Costco Ethics

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Costco Warehouse|
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Ethics|

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Costco Warehouse|
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Ethics|

June 5, 2011
Authored by: Barbara Esslinger
MGT 430
Professor Lindauer

June 5, 2011
Authored by: Barbara Esslinger
MGT 430
Professor Lindauer

Overview:
Today ethics has become such a controversial topic. It would seem as though corporate fraud and breaches of fiduciary responsibility, coupled with greed and selfishness plague every aspect of our corporate environment; therefore, a simplified model of ethics which implies choices are either right or wrong, or that ethical decision making depends solely on personal character or values is too simple. Ethics in a broader sense, is a matter of carefully and responsibility managing the things which are entrusted into our care. For Costco their code of ethics is simple: “Obey the law, take care of its members, take care of its employees, respect its suppliers and reward its shareholders.” (Cascio)

Corporate Culture:
“In Southern California, a crazed motorist recently attempted to commit suicide by driving his car onto railroad tracks. At the last moment, he thought the better of it, abandoned the car, and ran home. Unfortunately, seconds later a full commuter train crashed into the car, leading to terrible loss of life and to severe injuries to hundreds of people. The accident occurred directly in the back of a Costco Warehouse store. Almost immediately, the blue-collar Costco employees organized themselves into an emergency brigade, and, armed with forklift trucks and fire extinguishers, set out to rescue trapped passengers, and to deliver first-aid to the wounded.” (O'Toole)

It is said the ethics of an organization are displayed in the corporate culture of the organization and that the leaders have a huge influence on or actually creating the values of the company by what they believe are important. In turn, these leaders will bring on other’s who honor or value the same things. This leadership model will create and establish the cultural norm of the organization which will then define the expectations of how others should think, discover what is appropriate, and become socially accepted. The established culture will then be the model on how individuals within the organization will now be judged.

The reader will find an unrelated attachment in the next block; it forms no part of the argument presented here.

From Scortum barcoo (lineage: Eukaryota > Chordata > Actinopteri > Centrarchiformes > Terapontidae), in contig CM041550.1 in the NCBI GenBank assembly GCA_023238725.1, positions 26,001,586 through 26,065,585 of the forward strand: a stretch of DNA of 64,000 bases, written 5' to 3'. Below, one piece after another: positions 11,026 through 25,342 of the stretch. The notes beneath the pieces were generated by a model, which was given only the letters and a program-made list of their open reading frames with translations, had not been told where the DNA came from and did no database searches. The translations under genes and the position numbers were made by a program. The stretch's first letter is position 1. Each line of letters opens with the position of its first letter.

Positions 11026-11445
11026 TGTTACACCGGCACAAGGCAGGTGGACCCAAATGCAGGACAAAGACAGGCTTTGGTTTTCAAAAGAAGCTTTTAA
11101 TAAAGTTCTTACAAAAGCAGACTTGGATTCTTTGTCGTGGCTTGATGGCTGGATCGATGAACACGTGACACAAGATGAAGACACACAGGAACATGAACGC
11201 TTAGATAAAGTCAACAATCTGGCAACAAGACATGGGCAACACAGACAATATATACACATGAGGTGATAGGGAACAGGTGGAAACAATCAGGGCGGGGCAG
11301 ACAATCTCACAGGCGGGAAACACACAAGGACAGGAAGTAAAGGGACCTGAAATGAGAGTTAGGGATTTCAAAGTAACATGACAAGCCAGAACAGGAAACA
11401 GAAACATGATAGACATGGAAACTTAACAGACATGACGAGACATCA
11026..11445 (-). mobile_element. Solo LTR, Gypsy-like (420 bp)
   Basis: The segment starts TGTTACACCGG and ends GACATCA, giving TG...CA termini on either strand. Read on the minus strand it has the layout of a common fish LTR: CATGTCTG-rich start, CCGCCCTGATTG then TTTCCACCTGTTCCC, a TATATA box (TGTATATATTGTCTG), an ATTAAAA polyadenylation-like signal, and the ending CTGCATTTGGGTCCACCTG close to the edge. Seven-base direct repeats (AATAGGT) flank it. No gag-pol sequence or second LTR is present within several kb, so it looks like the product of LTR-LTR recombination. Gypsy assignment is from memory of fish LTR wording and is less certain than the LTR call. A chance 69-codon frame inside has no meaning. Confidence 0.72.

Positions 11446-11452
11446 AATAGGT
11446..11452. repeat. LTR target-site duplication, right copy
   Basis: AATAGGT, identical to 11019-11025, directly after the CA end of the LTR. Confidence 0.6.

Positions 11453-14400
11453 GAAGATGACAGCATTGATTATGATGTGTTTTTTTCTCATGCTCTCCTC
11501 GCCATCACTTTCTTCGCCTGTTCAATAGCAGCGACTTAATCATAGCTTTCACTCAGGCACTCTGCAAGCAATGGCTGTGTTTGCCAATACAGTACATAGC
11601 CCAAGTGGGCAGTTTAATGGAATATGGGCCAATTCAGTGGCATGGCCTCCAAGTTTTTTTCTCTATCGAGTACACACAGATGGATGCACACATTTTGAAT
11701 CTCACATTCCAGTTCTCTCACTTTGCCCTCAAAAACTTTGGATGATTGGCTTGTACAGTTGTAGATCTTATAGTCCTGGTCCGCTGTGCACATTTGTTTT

Nowhere is this more evident than in the business philosophy of Costco Corporation. Costco success is rooted in the way in which it treats its employees. Costco has “fostered a culture of inclusion” (Desjardins) where it views its employees as a fundamental resource in the success of its organization and as a primary means in differentiating itself from its competitors. If Costco, was an organization that paid low wages and put profits above people, and failed to contribute to the training of their employees; do you think they would have been able to react so appropriately on the day the commuter train crashed into that car?

Costco’s motto of “turning over inventory faster than people” has not come without its criticism from Wall Street. (Cascio) Wall Street’s consensus is that Costco treats its employees better than their shareholders. But what Wall Street fails to understand is that Costco is so firmly and strategically tied to its core beliefs and value system that Costco insist it “is not going to make money at the expense of doing what is right” and that while they as a company are extremely interested in margins they won’t jeopardize their philosophy to get there.

Social Responsibility:
In Costco’s business model not only does it place an inherent responsibility in taking care of its employees but also in the communities in which it operates. While Costco maintains a strong sense of social responsibility it would seem its competitor, Wal-Mart destroys it. Wal-marts competition not only lowers prices, it weakens wages and eliminates jobs. By squeezing margins from manufacturers it forces jobs into overseas and further displaces American workers....
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